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I stared at the leaflet in my hands. CAN A MACHINE SAVE YOUR SOUL? it demanded of me rhetorically. The word ‘machine’ had been printed in script designed to resemble an archaic computer display. ‘Soul’ was in flowing stereographic letters that danced all over the page. I turned over for the answer.

NO!!!!!

Folks before I get started, several folks have let me know there was a problem with yesterday’s post. Apparently the image used at the top of the article did not display properly. Please refresh the page with ‘https:’, to view the post correctly. I’ll have to investigate why the site is not displaying images properly.

Today’s book felt quite familiar for the first half. I realized it was because Richard Morgan‘s brand of intelligent cyberpunk/dystopic futurism reminded me of Neal Stephenson’s Snow Crash. Even the main character, Takeshi Kovacs, is reminiscent of that other book’s protagonist, um, Hiro Protagonist (yes that is his name. Like Joyce’s Stephen Hero, but with ninja hacking skills).

Not only though does Kovacs have kick-ass fighting skills and the conditioning of a cold-blooded military assassin – he is functionally immortal. Which is a good thing too as in the opening pages of Altered Carbon he and partner Sarah are shot to death by a hit-squad.

Reborn in a new body, on an alien planet, Kovacs finds himself acclimatising rapidly. He is an Envoy, a specially engineered soldier, hardwired to be the most efficient killing machine possible. He can consciously control his emotions, how he feels pain, as well as an impressive rate of data retention. In effect he is an unstoppable killer with eidetic memory. Envoys were created to be expendable soldiers who learned from their experiences and could cope psychologically with repeatedly returning to life. Kovacs is relieved to find his new body shares many of the capabilities of his last form on the planet known as Harlan’s World.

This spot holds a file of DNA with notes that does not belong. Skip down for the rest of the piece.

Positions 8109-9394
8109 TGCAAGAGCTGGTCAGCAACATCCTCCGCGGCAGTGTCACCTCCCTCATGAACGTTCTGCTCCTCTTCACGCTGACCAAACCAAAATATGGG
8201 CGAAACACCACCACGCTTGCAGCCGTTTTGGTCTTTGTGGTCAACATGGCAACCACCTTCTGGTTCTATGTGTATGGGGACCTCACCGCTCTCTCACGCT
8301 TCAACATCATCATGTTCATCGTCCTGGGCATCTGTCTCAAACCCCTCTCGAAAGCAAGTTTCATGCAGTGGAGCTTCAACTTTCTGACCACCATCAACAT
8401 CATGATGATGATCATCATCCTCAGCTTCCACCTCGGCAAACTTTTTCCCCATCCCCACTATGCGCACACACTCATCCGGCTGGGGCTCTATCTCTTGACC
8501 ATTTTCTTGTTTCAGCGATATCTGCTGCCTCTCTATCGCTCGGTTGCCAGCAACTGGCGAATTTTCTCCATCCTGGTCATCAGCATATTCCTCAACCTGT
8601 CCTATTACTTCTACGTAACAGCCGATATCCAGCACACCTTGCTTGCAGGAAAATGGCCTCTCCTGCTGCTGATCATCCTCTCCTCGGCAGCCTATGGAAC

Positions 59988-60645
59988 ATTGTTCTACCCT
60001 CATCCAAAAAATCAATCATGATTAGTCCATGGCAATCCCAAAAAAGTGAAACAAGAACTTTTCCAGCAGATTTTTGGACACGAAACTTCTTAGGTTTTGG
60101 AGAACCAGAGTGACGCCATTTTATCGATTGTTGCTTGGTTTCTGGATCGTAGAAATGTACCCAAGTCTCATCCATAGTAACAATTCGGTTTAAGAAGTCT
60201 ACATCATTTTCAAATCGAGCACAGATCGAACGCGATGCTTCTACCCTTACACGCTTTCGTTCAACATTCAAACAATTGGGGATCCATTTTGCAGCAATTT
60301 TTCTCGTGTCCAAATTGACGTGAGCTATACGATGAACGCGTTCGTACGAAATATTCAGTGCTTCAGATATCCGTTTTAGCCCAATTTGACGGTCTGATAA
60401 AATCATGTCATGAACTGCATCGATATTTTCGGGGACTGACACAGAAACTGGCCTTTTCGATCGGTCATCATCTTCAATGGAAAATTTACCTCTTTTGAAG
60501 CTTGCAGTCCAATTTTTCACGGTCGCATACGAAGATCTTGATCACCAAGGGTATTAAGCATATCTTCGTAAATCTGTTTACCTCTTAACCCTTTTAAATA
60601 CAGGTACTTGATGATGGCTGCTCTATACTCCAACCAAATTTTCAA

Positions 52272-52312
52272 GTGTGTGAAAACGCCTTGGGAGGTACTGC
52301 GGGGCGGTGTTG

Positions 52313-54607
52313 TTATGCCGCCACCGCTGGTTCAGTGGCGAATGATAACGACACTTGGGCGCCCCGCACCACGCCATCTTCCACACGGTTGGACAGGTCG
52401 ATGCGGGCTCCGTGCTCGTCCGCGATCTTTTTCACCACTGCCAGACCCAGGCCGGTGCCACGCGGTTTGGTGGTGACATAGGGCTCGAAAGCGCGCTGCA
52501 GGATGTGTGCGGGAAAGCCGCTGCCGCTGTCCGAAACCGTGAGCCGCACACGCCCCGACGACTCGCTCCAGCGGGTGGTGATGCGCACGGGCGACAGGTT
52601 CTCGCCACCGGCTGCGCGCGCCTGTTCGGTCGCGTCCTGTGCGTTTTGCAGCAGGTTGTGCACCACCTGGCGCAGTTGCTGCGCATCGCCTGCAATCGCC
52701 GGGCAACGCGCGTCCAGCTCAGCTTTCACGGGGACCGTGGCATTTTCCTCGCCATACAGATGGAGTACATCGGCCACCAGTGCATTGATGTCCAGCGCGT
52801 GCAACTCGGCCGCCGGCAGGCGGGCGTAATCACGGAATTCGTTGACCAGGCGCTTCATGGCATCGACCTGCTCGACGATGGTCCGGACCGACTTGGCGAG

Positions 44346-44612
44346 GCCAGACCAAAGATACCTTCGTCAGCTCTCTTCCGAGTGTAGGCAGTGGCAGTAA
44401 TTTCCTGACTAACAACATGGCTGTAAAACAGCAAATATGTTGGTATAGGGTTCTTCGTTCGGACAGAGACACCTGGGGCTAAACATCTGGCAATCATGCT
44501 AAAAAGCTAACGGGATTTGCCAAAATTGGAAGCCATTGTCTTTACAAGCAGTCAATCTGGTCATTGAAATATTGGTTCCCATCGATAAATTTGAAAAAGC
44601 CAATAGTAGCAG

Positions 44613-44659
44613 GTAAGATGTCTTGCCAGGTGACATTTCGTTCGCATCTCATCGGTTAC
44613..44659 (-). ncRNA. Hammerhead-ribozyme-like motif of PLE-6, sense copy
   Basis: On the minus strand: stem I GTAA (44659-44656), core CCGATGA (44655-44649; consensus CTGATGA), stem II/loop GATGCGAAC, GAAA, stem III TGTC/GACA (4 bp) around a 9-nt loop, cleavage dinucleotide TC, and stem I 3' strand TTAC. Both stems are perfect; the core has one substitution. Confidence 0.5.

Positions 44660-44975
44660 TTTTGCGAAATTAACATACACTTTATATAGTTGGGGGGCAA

Now though, he finds himself on Earth, that moribund birthplace of the expansionist human race. An incredibly wealthy ‘Meth’, which is short for Methuselah and denotes the social standing of a business aristocracy that can afford to have stored clones increasing their lifespan into hundreds of years, has hired Kovacs to solve a murder. His murder in fact, although the police are convinced that it is suicide. Kovacs quickly understands that he is not an employee, or a private contractor in this case. The ‘client’, Laurens Bancroft, effectively owns him. If Kovacs cannot unravel the mystery, the callous Meth can just fling his ‘stack’, the device that stores his personality, right back into storage.

Together with the help of wary cop Kristin Ortega and a sophisticated hotel A.I. named Hendrix who is addicted to guests, Kovacs is on the case. But he is a rogue factor that certain elements would prefer not to get too close to the reasons behind Bancroft’s ‘death’. His Envoy analytical prowess and fighting skills are the only things that give him an edge against assassins with multiple bodies, a duplicitous widow/wife and a criminal mastermind from his past.

Morgan fashions a narrative that is one part Neal Stephenson, one part Charles Stross and one part Raymond Chandler. In effect this is a detective mystery, complete with that favourite trope of mine – the investigator with a much damaged body, except that it is set a far flung future. There is even the requisite femme fatale, a love triangle, chase sequences through derelict streets – this book has it all.

Thankfully, for all its familiarity, Altered Carbon represents not only a well-told story, but an excellent debut from Morgan, who has since spun the guilt-wracked Kovacs into a series of novels. The vectoring of personalities courtesy of clones and a process known as ‘sleeving’, (as in to wear a sleeve) where the original persona of a body is replaced with another, is well sketched. The plot is focused mainly on the exploitation of the poor, with Kovacs blundering through brothels and illegal surgeries, where the bodies and minds of the helpless are stripped apart. The material is bleak, but leaved with Kovacs’ own gallows humour. There is even a fantastic scene with a character split into two bodies debates the progress of the story so far – although to reveal more would spoil the fun.

Thrilling science fiction with a gritty aftertaste.

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